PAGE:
On 5 March 2014, Constitutional Transitions held a panel discussion on Zaid Al-Ali’s newly published book The Struggle for Iraq’s Future: How Corruption, Incompetence and Sectarianism Have Undermined Democracy. Al-Ali is the Senior Adviser on Constitution Building at International IDEA. Also participating on the panel were Andrew Arato, Dorothy Hart Hirshon Professor of Political and Social Theory at the New School for Social Research, and Haider Hamoudi, Associate Professor of Law at the University of Pittsburgh School of Law. Constitutional Transitions Sujit Choudhry moderated the panel.
Discussion began with Hamoudi declaring the book to be “well-written, persuasive, and accurate,” noting Al-Ali’s criticism of Iraq’s out-of-touch elites. Hamoudi also reviewed the strong divisions over federalism, and largely incompatible visions of state that exist among the relevant parties to the transition process, as well as an absence of dialogue on the role of religion in the state. Conversation then shifted to a series of questions posed by Arato to his fellow panelists, including what role federalism will play in Iraq’s political future, and how checks to majority power can be implemented.
After presenting a brief summary of his book, Al-Ali discussed Iraq’s 2005 constitutional framework, which he contends has often not been applied in the way it was drafted. And while certain provisions of the constitution were deficient, the U.S. occupation of the country was also a significant factor in Iraq’s constitution building process. The fact that the procedure was rushed also had damaging effects, explained Al-Ali, to which Hamoudi agreed. And an authoritarian mentality, a lingering remnant of the Hussein regime, hindered real political change.
Questions to the panel concerned the advantages of capaciousness and a multiphase constitution building process. While Hamoudi asserted that a capacious model would be preferable, Al-Ali emphasized that in the Arab region, precise language is important in order to protect against abuses. He added that provisions in developed countries tend to be more detailed, addressing particular problems with specific solutions.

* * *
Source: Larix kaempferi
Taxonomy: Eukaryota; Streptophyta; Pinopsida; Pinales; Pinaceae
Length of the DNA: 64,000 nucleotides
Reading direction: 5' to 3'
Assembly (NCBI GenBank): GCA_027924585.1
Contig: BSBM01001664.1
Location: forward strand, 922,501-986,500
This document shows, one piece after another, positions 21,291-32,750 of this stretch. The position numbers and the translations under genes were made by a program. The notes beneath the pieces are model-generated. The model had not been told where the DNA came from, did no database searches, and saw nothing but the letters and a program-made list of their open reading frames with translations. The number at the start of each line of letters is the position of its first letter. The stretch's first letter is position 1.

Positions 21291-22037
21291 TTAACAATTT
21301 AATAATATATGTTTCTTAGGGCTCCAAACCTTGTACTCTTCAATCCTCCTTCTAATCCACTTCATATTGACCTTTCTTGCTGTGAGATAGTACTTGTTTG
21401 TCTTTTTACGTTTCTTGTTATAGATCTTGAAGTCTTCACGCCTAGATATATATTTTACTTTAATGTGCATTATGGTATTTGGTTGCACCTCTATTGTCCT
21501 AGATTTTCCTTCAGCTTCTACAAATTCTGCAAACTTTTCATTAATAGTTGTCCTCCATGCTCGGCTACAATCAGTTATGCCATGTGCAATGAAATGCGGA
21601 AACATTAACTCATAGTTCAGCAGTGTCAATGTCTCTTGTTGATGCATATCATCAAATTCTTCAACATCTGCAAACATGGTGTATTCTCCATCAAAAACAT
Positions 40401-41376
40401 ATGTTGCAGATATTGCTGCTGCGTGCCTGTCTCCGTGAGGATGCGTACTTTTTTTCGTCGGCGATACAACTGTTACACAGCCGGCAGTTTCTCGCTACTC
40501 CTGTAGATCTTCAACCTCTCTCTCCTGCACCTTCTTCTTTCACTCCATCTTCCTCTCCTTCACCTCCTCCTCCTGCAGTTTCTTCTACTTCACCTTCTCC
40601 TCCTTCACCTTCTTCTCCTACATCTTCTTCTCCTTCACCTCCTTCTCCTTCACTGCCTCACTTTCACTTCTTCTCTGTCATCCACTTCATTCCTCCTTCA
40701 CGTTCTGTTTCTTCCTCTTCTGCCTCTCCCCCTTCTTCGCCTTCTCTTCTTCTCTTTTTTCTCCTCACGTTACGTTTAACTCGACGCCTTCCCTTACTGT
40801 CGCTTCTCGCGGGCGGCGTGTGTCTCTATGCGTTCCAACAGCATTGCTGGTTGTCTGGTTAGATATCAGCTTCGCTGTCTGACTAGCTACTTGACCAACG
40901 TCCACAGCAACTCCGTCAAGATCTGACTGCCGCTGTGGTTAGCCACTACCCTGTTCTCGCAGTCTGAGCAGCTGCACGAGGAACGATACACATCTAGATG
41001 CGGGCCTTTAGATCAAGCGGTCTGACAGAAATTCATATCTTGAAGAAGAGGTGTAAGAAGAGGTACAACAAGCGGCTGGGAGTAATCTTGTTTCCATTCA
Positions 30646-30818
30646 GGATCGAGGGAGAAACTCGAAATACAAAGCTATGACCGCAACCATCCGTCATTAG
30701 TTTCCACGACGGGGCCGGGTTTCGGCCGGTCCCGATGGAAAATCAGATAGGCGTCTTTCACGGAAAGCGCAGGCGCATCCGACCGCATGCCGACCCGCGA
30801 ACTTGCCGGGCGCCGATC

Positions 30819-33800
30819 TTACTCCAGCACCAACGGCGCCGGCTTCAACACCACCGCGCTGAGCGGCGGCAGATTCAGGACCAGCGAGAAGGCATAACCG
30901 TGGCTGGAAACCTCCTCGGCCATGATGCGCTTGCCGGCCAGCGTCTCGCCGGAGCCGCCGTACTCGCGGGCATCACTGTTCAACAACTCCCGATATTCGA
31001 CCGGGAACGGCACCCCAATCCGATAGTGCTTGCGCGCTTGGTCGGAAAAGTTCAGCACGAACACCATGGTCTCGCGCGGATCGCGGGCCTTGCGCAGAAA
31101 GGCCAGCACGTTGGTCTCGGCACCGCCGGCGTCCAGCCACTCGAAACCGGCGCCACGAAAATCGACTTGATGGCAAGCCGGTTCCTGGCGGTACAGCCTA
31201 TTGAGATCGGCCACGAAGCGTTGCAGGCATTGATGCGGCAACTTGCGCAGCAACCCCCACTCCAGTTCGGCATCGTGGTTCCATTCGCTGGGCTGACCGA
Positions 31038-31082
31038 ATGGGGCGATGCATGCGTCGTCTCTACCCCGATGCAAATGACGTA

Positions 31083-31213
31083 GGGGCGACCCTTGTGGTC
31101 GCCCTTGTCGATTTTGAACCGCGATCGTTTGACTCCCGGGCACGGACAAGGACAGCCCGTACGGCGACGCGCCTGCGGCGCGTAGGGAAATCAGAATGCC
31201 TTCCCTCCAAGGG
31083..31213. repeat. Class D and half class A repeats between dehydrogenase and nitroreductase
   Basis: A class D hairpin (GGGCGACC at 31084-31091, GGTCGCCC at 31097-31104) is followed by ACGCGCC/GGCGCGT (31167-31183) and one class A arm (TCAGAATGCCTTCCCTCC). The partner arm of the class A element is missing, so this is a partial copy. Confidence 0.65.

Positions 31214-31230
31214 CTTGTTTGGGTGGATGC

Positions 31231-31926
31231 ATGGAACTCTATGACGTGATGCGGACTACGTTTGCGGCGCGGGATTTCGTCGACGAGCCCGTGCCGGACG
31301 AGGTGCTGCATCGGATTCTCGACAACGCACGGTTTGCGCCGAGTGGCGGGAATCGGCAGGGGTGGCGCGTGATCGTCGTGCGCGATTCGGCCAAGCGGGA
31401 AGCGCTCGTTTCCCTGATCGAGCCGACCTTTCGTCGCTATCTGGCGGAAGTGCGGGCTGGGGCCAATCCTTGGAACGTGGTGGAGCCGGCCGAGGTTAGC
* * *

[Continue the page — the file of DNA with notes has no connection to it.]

Views differed somewhat on the advantages of a multiphase constitutional process. Arato voiced concern for delaying the resolution of difficult constitutional issues through a prolonged process, and Hamoudi stressed that a participatory multiyear process could be damaging, as the constitution serves as the role for national identity and preserves democratic order. Al-Ali claimed that a multi-year process would have made a difference in Iraq, noting that a longer constitution making process would dilute the impact of “survival instincts” that accompany increased violence and an unstable political environment, where even holding talks about individual rights proves difficult.
Choudhry addressed the increasing scope and expanding process of constitutional negotiations. As it is essentially impossible to solve all constitution making matters in one single sitting, the modern debate has evolved into questions not of whether or not to defer, but of what can be deferred, to whom it is deferred, and when this deferral should take place. The final question for the panel posited whether change in Iraq could come from social action and a shift in the distribution of power away from the country’s elites. Al-Ali explained that social action is constrained by political parties, none of whom are eager to give up their power. While he could not say whether there exists a mechanism to make such change, he hopes to participate in such change-making efforts in the future.
Watch the video of the panel here.